Midsummer Nights' Science 2014

Midsummer Nights' Science is an annual lecture series that explores key advances in genomics and medicine. This lecture series is held each summer, and is free and open to the general public. Midsummer Nights' Science at the Broad Institute takes place at 415 Main Street (formerly 7 Cambridge Center), in Kendall Square in Cambridge.

2014 Lecture Schedule

Wednesday, July 9, 6-7pm
Explorations of human disease: The bacterial frontier [ video ]

How do you unravel the cause of a new human disease? For Ami Bhatt, the answer involved solving a DNA puzzle. Faced with a human disease of unknown bacterial origin, Ami used a combination of DNA fragments from diseased tissue and several computational methods to piece together an explanation. What she discovered was the genome of a new species of bacteria believed to have caused the disease. Ami Bhatt will talk about her discovery and its possible implications for the future of infectious disease.

Ami Bhatt
Ami is a postdoctoral fellow in the Broad Institute's Cancer Program and a hematology/oncology fellow at Dana-Farber Cancer Institute.



Wednesday, July 16, 6-7pm
Progress in psychiatric genetics [ video ]

To find genes that underlie traits or diseases, scientists often conduct genome-wide association studies (GWAS). GWAS scan the entire genome for common variants to highlight areas likely to harbor influential genes. While researchers long debated whether this was a useful approach to studying psychiatric disease, recent GWAS have revealed vital information about genetic variations that may be associated with these disorders. Benjamin Neale will describe what he and his colleagues have learned from their genome-wide association and next generation sequencing efforts, with a particular focus on schizophrenia and autism.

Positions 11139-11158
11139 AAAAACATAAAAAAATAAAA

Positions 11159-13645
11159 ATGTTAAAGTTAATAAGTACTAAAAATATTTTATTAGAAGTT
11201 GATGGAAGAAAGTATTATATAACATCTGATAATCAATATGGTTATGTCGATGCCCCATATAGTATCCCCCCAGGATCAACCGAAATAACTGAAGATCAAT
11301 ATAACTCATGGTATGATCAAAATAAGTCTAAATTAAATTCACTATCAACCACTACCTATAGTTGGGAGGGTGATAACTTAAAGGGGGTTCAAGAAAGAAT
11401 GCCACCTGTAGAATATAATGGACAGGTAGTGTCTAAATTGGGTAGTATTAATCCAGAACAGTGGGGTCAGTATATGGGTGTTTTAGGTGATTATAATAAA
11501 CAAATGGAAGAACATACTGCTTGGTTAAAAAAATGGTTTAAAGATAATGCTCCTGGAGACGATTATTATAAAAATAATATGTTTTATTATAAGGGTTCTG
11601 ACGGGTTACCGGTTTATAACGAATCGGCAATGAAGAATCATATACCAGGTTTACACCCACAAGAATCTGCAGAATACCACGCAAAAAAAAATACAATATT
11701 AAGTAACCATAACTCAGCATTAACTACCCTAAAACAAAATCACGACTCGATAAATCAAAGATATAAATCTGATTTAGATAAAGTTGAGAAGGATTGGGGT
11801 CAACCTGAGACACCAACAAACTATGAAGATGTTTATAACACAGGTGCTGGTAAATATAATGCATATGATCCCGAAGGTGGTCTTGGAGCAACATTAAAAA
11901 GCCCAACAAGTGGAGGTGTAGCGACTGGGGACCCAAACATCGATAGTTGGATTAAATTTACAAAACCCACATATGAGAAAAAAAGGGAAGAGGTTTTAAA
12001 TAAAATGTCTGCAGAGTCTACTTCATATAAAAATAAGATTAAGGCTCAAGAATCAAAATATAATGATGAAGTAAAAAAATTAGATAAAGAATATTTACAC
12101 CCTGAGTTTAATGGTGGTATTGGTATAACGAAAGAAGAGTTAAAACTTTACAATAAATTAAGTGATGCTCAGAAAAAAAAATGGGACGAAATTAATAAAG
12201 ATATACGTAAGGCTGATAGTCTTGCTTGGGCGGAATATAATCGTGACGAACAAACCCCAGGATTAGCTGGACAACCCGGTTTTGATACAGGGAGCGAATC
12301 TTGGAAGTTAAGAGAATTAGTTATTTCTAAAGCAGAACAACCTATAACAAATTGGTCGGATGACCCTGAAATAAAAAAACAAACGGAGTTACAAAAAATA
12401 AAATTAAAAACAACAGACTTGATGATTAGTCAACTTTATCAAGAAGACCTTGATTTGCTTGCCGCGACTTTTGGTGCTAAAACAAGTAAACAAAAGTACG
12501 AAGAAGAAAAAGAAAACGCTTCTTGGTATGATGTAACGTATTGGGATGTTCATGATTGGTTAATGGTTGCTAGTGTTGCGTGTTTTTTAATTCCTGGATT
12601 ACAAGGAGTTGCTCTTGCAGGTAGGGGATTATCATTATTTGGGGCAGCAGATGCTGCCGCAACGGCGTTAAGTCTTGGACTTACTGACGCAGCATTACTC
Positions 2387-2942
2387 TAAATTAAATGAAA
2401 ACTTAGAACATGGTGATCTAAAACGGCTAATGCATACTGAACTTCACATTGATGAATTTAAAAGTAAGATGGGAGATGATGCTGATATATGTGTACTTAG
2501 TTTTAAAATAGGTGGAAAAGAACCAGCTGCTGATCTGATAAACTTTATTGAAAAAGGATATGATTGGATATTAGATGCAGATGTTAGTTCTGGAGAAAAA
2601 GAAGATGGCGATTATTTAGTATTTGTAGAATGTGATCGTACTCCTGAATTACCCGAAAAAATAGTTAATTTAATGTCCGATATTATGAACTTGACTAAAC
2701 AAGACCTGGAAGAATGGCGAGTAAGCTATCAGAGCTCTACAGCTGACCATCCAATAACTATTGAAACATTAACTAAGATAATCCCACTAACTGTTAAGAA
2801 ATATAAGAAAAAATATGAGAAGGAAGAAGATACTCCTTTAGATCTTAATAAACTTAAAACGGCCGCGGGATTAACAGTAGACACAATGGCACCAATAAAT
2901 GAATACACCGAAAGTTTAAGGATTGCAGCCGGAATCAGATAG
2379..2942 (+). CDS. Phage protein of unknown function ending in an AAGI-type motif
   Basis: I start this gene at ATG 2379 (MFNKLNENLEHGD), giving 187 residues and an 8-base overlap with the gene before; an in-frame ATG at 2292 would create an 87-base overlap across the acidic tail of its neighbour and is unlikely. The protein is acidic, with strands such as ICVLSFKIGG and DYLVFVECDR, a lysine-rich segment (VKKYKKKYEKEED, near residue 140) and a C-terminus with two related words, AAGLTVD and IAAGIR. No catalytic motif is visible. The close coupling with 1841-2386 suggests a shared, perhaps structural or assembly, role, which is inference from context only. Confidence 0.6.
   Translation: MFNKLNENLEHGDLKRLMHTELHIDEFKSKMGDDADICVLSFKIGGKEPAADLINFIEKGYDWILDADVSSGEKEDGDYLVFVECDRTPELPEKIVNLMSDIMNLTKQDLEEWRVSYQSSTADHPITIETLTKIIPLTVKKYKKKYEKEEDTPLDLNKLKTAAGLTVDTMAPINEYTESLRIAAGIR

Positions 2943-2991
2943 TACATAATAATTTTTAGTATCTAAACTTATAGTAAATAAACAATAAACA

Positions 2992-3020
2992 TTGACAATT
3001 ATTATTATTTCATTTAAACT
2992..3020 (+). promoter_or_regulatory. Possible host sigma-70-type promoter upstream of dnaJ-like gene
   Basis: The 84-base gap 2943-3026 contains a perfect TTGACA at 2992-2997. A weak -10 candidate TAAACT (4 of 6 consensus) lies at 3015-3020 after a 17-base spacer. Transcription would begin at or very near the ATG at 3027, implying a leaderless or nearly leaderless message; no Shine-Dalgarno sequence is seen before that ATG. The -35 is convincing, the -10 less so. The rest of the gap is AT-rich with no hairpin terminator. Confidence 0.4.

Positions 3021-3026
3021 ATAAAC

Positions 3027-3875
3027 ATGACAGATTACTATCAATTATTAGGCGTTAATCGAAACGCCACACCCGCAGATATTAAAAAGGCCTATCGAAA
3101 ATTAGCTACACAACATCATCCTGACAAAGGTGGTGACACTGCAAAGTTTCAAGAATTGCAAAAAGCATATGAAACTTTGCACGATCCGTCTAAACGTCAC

Benjamin Neale
Benjamin is an assistant professor in the Analytic and Translational Genetics Unit at Massachusetts General Hospital, instructor in medicine at Harvard Medical School, and an associate member of the Broad Institute.



Wednesday, July 23, 6-7pm
Genetics and Diabetes [ video ]

Designing new drugs would be easier if scientists understood the biology of the diseases they are trying to treat -- but for most common diseases, which are caused by many different genes and environmental factors acting in concert, gaining that understanding has been a challenge. In recent years, however, by studying the genomes of hundreds of thousands of people, scientists have uncovered hundreds of genetic factors that influence disease risk, including some 70 genomic regions containing variants that either make people more prone to type 2 diabetes or protect them from it. Many of the findings are upending what scientists thought they knew about the disease. David Altshuler will discuss how these discoveries can be translated into biological insights and inspiration for new treatments. 

David Altshuler 
David is a founding core member of the Broad Institute and has directed the Broad's Program in Medical and Population Genetics since 2003.



Wednesday, July 30, 6-7pm
Finding your inner yeast: How do new traits evolve? [ video ]

To understand human biology we must tackle an important question: how do we look at an organism's DNA sequence – its genotype – and understand how it produces the organism's traits and behaviors, or phenotype? Humans share a lot of genes with other organisms like dogs, apes, and even yeast. We have the same genetic toolbox, yet remain very different. These differences can be attributed to gene expression – when genes get turned on or off – that gets rewired over the course of evolution to produce new phenotypes. Dawn Thompson will discuss recent work that investigates how changes in gene expression have given rise to interesting phenotypes such as altered metabolism in cancer cells, and the production of ethanol by yeast (a development which has been fortuitous for baking!). These same principles can be applied to help unlock the secrets of our own evolution.

Dawn Thompson
Dawn is assistant director of the Broad's Cell Circuits Program, and group leader in the lab of core member Aviv Regev.